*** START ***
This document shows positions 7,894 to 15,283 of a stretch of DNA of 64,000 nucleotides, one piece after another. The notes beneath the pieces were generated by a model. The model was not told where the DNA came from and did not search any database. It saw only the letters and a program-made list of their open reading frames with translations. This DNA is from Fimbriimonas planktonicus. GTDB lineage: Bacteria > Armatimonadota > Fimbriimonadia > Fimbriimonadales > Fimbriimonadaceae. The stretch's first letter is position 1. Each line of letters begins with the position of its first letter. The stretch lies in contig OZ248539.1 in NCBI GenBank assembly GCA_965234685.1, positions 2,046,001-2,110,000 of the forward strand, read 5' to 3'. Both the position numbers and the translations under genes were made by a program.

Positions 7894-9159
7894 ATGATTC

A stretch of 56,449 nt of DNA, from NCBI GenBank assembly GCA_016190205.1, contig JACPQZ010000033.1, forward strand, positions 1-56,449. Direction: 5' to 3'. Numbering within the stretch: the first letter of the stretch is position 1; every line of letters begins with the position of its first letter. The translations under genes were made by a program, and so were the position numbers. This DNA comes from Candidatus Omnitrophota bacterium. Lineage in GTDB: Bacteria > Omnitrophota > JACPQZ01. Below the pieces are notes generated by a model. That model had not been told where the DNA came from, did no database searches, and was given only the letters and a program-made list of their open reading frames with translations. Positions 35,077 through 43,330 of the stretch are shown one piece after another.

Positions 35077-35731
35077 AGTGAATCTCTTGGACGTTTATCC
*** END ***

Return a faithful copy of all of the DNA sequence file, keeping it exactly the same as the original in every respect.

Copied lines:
This document shows positions 7,894 to 15,283 of a stretch of DNA of 64,000 nucleotides, one piece after another. The notes beneath the pieces were generated by a model. The model was not told where the DNA came from and did not search any database. It saw only the letters and a program-made list of their open reading frames with translations. This DNA is from Fimbriimonas planktonicus. GTDB lineage: Bacteria > Armatimonadota > Fimbriimonadia > Fimbriimonadales > Fimbriimonadaceae. The stretch's first letter is position 1. Each line of letters begins with the position of its first letter. The stretch lies in contig OZ248539.1 in NCBI GenBank assembly GCA_965234685.1, positions 2,046,001-2,110,000 of the forward strand, read 5' to 3'. Both the position numbers and the translations under genes were made by a program.

Positions 7894-9159
7894 ATGATTC

A stretch of 56,449 nt of DNA, from NCBI GenBank assembly GCA_016190205.1, contig JACPQZ010000033.1, forward strand, positions 1-56,449. Direction: 5' to 3'. Numbering within the stretch: the first letter of the stretch is position 1; every line of letters begins with the position of its first letter. The translations under genes were made by a program, and so were the position numbers. This DNA comes from Candidatus Omnitrophota bacterium. Lineage in GTDB: Bacteria > Omnitrophota > JACPQZ01. Below the pieces are notes generated by a model. That model had not been told where the DNA came from, did no database searches, and was given only the letters and a program-made list of their open reading frames with translations. Positions 35,077 through 43,330 of the stretch are shown one piece after another.

Positions 35077-35731
35077 AGTGAATCTCTTGGACGTTTATCC